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David Liebesman
University of Calgary
  1. Generics and the Metaphysics of Kinds.David Liebesman & Rachel Katharine Sterken - 2021 - Philosophy Compass (7):1-14.
    Recent years have seen renewed interest in the semantics of generics. And a relatively mainstream view in this work is that the semantics of generics must appeal to kinds. But what are kinds? Can we learn anything about their nature by looking at how semantic theories of generics appeal to them? In this article, we overview recent work on the semantics of generics and consider their consequences for our understanding of the metaphysics of kinds.
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  2. Ambiguity Tests, Polysemy, and Copredication.David Liebesman & Ofra Magidor - forthcoming - Australasian Journal of Philosophy.
    A family of familiar linguistic tests purport to help identify when a term is ambiguous. These tests are philosophically important: a familiar philosophical strategy is to claim that some phenomenon is disunified and its accompanying term is ambiguous. The tests have been used to evaluate disunification proposals about causation, pain, and knowledge, among others. -/- These ambiguity tests, however, have come under fire. It has been alleged that the tests fail for polysemy, a common type of ambiguity, and one that (...)
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  3. The Normativity of Meaning.David Liebesman - 2018 - In Daniel Star (ed.), The Oxford Handbook of Reasons and Normativity. New York, NY, United States of America: Oxford University Press. pp. 1015–1039.
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    Sodium-Free Semantics: The Continuing Relevance of the Concept Horse.David Liebesman - 2016 - In Piotr Stalmaszczyk (ed.), Philosophy and Logic of Predication. Frankfurt am Main: Peter Lang.
    Far from being of mere historical interest, concept horse-style expressibility problems arise for versions of type-theoretic semantics in the tradition of Montague. Grappling with expressibility problems yields lessons about the philosophical interpretation and empirical limits of such type-theories.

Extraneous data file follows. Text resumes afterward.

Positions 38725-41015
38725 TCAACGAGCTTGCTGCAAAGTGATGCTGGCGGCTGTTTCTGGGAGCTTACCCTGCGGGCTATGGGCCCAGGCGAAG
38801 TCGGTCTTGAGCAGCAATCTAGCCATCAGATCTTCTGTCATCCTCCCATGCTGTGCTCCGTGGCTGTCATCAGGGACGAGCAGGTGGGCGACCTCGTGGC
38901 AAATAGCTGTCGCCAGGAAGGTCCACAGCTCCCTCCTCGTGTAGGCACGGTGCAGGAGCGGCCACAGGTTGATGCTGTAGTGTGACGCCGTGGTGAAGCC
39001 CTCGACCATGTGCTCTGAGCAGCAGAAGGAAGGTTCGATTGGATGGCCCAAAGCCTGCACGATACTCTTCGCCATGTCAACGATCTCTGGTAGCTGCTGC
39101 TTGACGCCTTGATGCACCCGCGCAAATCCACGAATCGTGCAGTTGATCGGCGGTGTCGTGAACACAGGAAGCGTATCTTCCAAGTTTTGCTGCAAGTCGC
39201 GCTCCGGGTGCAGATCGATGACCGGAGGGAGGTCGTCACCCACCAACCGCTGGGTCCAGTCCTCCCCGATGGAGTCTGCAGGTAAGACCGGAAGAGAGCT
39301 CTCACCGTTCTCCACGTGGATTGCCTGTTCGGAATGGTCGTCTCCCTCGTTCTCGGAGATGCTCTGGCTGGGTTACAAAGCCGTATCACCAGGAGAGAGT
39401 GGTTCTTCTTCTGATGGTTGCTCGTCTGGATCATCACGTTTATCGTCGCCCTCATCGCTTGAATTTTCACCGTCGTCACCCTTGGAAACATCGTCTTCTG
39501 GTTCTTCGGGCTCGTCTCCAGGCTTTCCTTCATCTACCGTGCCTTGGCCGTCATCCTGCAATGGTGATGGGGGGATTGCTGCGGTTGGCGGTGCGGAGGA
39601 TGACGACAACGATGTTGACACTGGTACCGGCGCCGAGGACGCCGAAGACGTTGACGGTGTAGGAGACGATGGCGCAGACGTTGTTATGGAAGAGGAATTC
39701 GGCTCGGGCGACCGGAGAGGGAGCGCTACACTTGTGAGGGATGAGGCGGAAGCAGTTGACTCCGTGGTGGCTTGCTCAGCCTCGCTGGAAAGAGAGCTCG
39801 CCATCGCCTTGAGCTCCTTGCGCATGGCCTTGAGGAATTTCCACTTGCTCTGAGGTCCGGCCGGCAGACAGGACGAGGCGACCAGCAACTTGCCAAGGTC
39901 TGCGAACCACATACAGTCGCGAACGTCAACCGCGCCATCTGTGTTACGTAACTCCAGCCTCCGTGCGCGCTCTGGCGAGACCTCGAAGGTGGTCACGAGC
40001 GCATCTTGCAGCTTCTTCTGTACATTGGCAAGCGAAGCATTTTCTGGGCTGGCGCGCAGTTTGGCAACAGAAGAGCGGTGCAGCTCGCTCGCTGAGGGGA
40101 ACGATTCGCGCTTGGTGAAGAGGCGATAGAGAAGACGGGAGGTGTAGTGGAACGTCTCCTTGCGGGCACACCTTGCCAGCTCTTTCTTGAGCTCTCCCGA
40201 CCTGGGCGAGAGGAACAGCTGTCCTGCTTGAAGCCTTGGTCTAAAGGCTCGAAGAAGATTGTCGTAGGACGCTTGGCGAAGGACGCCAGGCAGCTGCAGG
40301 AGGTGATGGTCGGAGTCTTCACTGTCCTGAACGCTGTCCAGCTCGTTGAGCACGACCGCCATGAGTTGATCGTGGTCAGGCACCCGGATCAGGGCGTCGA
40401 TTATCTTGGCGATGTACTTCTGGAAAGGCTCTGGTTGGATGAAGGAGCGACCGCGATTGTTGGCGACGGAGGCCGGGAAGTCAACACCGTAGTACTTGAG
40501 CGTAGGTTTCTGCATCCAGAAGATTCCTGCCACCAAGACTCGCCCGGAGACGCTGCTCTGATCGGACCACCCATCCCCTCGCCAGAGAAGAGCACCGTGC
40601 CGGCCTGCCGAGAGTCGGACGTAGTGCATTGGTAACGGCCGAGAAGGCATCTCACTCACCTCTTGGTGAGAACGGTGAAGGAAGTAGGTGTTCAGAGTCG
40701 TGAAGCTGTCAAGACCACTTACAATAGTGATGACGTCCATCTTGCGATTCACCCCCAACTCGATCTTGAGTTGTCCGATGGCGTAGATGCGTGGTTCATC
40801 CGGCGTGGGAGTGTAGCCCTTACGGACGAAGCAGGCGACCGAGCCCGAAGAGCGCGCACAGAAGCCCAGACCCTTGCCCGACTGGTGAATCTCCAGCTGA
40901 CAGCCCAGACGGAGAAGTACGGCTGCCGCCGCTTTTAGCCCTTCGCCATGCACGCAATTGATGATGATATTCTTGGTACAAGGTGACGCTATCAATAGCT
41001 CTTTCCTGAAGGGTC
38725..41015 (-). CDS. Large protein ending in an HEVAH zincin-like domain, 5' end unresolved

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  5. Partialhood.David Liebesman - 2008 - In Dean W. Zimmerman (ed.), Oxford Studies in Metaphysics. Oxford University Press.
    My bedroom window is a part of my house, but it is not a partial house. A half-built house is a partial house, but there is no house it is a part of. Being a part of something—parthood—is a familiar topic of philosophical inquiry. Being a partial something—partialhood—is not. The neglect of partialhood is a shame because it is intrinsically interesting as well as metaphysically and semantically important. After using fractions and counting constructions to identify partialhood in §1, I give (...)
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  6. Quantifier Variance, Intensionality, and Metaphysical Merit.David Liebesman - 2015 - In A. Torza (ed.), Quantifiers, Quantifiers, and Quantifiers. Springer.
    Attempting to deflate ontological debates, the proponent of Quantifier Variance (QV) claims that there are multiple quantifier meanings of equal metaphysical merit. According to Hirsch—the main proponent of QV—metaphysical merit should be understood intensionally: two languages have equal merit if they allow us to express the same possibilities. I examine the notion of metaphysical merit and its purported link to intensionality. That link, I argue, should not be supported by adopting an intensional theory of semantic content. Rather, I give a (...)
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